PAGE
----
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PMC firing


Hello all:

I was looking at some PMC 3 in the local craft store today, and was
once again tempted to try out some.

Does anyone know what firing options are there for this form of PMC?
I don’t want to buy the special $$$ PMC kiln. Apart from the 2
workshops I’ve taken, I’m not sure whether I’ll be using it that

I know it can be torch fired, but I have reservations about that: I
can’t help wondering how you can be sure you’ve done it properly;
covered all areas, did it long enough, etc. Not to mention holding
my clunky torch that long…

At the store they were selling a little “kiln” that looked like a
two-part ceramic jar. Inside was a cup to be filled with a liquid
fuel and ignited; the PMC 3 piece would sit on a platform above the
flame, the whole thing having a lid to hold the heat in. Has anyone
tried this method? It was the first time I’d seen a liquid fuel
kiln. It was on sale for about $66.

Is there any reason why I can’t use my little "trinket"
enamelling/granulation kiln to fire PMC 3? It’s the kind that’s
also called a beehive kiln. Element embedded in ceramic, metal lid.
I hooked mine up to a dimmer switch so I could adjust the
temperature, but have no idea, in terms of degrees, what actual
temperature it actually is at any point. It hasn’t been neccesary
for enamelling or granulation to know.

Thanks much…


Lin, While I have not personally used my ‘beehive’ since I have
another full kiln, I have friends who have used the bee hive with
complete success. I think Rio would give you advice on how to use
it if you ask. Eve Welts, certified PMC instructor


Lin, I fire my PMC3 for 30 minutes at about 1200 F, but I know there
are other firing schedules as well. I think that “HotPot” (as I
understand that it’s called) is supposed to sell for about $30 rather
than the $60s. I use an enameling kiln that I got from AMACO in the
midwest for $130.00. I’ve been using it for about a year now.


At the store they were selling a little "kiln" that looked like a
two-part ceramic jar.  on sale for about $66. ...Is there any
reason why I can't use my little "trinket" kiln 

That price sounds too high for the Hot Pot kiln. Check Last time I saw one it was $30.00. Consider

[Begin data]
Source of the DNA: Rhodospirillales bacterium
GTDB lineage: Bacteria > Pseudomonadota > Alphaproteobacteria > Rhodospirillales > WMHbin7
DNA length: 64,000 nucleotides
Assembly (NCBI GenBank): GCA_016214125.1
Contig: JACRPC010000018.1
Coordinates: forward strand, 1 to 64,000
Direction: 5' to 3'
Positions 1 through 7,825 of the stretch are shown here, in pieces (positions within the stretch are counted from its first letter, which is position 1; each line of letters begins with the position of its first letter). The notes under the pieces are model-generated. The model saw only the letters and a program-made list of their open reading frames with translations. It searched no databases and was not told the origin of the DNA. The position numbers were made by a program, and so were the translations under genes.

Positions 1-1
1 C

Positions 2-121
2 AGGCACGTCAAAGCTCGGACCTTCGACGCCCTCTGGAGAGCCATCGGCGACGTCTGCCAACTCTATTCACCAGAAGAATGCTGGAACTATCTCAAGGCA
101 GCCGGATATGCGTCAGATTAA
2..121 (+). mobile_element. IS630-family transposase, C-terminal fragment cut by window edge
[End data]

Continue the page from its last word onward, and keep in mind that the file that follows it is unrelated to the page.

these temporary, from what I’ve heard, they only last for 10
firings. It’s very smokey and you have to use it outside.

You may be able to use a trinket kiln, but I have one and put a
temperature testing pellet (1500) and it didn’t melt (I was testing
for PMC+).

Besides the Hot Pot the next cheapest kiln is the Beehive Kiln from
JEC Products, which Rio Grande sells or you may buy it from $150.00 with ceramic inserts, which are
required. Can fire all three types of PMC.

Elaine Luther
Chicago area, Illinois, USA
Metalsmith, Certified PMC Instructor
Studio 925; established 1992


Lin-- You might want to check on the PMC Guild website for a lot of
( Also, check out the metal clay
groups on–there are several ones you can sign up for.

As to your specific question regarding the hot pot, that was
mentioned just the other day on the “metal clay” group on Yahoo. To
quickly summarize: The hot pot is not hot enough to include enamels
with your PMC. It is not good for PMC regular or PMC+ (or the Art
Clay equivalent)–just the PMC-3. You can add some synthetic
and sterling silver findings, but not glass due to
temperature sensitivities. The ceramic fiber hot pots were
considered to be more durable than the ceramic hot pots–ceramic hot
pots had a tendency to break more easily and crack.

I would think that if you could get some sort of temperature gauge
on your mini-kiln then it would be fine for PMC. Anything will do
as long as it holds the correct temperature for the right amount of

Have a blast with the stuff!


I have seen Beehive kilns for sale with PMC inserts for firing:

I am not sure what the insert consists of, but it might be nothing
more than a heat resistant tile to set the piece on.


I use pmc clay, and it fires very well with a torch. You have to
fire your piece in lower light so you can see the color of the clay
when it becomes red hot. Too hot and it melts so you must be able to
see the color to know if your temperature is correct. Start with a
small piece to experiment with. When you place the torch flame on the
clay you must keep the flame moving. It is very tiring because you
must do this for 10 minutes. Fortunately if you do not fire it for
long enough or at high enough of a temperature you can fire it again
with the torch. The beauty of working with pmc is you can add more
clay to the pieces you have already fired. I made a bracelet that I
fired at least 5 times. I even added a 8mm garnet to the design
without the stone exploding or changing color.

Good luck!
Cherie Lurker in the mist…lol